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U.S. Workers Gain Leisure Time, Study Says

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U.S. Workers Gain Leisure Time, Study Says

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U.S. Workers Gain Leisure Time, Study Says

U.S. Workers Gain Leisure Time, Study Says

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  • <iframe src="https://www.npr.org/player/embed/14016094/14016060" width="100%" height="290" frameborder="0" scrolling="no" title="NPR embedded audio player">
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Despite its label of the "no vacation-nation," leisure time in the United States has actually increased in the past 40 years, according to a new study. Men work less in the market than they used to. And women have gained leisure time, thanks to declines in work they do in the home.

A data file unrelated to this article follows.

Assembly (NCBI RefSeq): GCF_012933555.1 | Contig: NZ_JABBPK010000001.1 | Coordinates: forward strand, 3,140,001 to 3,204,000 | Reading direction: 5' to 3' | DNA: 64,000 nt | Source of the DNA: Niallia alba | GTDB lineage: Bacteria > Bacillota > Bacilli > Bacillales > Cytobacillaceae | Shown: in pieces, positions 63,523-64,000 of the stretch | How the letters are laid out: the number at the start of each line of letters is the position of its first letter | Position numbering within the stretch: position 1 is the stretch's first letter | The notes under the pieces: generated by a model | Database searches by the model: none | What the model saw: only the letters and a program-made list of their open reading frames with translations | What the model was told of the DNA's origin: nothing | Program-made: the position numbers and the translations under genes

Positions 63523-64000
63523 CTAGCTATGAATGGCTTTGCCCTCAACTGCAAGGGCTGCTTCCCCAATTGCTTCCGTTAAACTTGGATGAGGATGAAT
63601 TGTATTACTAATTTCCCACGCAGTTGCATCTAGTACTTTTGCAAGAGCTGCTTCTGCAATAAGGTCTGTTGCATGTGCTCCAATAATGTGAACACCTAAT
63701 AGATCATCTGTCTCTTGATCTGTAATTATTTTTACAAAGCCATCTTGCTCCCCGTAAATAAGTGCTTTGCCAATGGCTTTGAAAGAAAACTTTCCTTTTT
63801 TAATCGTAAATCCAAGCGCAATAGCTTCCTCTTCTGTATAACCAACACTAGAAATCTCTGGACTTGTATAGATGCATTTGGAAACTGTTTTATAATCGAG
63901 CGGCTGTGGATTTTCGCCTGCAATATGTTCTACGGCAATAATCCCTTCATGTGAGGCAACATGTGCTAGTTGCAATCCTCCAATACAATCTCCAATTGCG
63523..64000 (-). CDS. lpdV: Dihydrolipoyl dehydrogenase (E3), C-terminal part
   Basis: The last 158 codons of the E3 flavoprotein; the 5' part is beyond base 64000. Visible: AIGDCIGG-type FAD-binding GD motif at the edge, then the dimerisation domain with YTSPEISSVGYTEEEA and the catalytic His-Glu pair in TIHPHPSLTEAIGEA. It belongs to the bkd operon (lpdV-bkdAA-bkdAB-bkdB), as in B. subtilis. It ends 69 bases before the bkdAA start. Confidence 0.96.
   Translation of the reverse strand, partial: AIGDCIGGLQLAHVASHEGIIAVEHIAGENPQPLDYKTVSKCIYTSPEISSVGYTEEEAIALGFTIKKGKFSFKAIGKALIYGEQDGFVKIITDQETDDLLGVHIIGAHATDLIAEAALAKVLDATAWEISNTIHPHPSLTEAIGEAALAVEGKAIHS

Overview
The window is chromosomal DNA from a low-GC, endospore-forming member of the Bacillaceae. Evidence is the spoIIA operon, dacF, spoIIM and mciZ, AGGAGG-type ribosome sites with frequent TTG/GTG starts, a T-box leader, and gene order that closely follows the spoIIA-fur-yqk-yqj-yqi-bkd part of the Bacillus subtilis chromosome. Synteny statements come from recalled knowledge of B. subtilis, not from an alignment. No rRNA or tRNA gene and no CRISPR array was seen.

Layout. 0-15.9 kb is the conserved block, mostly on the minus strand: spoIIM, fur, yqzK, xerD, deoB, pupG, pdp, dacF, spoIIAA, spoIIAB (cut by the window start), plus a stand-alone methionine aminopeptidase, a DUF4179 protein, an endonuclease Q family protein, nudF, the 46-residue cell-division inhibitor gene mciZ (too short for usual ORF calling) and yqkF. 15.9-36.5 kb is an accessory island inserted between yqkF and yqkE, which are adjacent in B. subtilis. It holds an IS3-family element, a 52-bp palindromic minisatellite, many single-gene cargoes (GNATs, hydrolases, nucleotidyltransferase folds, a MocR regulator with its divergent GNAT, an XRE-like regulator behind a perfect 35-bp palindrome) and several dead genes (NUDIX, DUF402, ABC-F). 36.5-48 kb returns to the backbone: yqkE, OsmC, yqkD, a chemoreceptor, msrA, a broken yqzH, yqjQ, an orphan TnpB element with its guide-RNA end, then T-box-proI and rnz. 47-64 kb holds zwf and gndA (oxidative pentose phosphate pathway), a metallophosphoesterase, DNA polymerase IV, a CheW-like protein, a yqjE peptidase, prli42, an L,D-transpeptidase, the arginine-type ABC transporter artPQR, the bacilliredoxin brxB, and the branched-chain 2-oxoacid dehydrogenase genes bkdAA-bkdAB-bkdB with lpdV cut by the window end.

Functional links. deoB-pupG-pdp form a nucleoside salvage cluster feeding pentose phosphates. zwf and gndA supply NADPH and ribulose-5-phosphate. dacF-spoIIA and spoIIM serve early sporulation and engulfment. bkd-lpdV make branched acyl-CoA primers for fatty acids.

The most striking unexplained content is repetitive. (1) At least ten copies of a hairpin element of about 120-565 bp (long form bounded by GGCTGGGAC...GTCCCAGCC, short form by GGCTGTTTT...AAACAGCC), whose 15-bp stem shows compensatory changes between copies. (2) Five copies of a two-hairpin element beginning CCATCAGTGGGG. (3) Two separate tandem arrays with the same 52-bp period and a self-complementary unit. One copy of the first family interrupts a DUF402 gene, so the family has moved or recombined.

The study, published in The Quarterly Journal of Economics finds that while women work more in the job market, they also spend around 10 hours less per week on domestic duties than they used to.

Study co-author Erik Hurst, a professor at the University of Chicago Graduate School of Business, says he and his colleagues reviewed Bureau of Labor statistics to determine how Americans have balanced work and leisure in recent decades.

"Basically, men work less for paid employment now than they did 40 years ago," Hurst said.

Hurst said of the average working man in America, "They watch a lot more TV now; they work a lot less now for paid employment."

But that hasn't necessarily translated into a general feeling of calm and relaxation for American workers, Hurst told NPR's Renee Montagne.

Noting that time and money are finite resources, "If you asked our parents how much time-crunched they felt, and how over-worked they felt 40 years ago, they probably would have given similar answers to today's generation."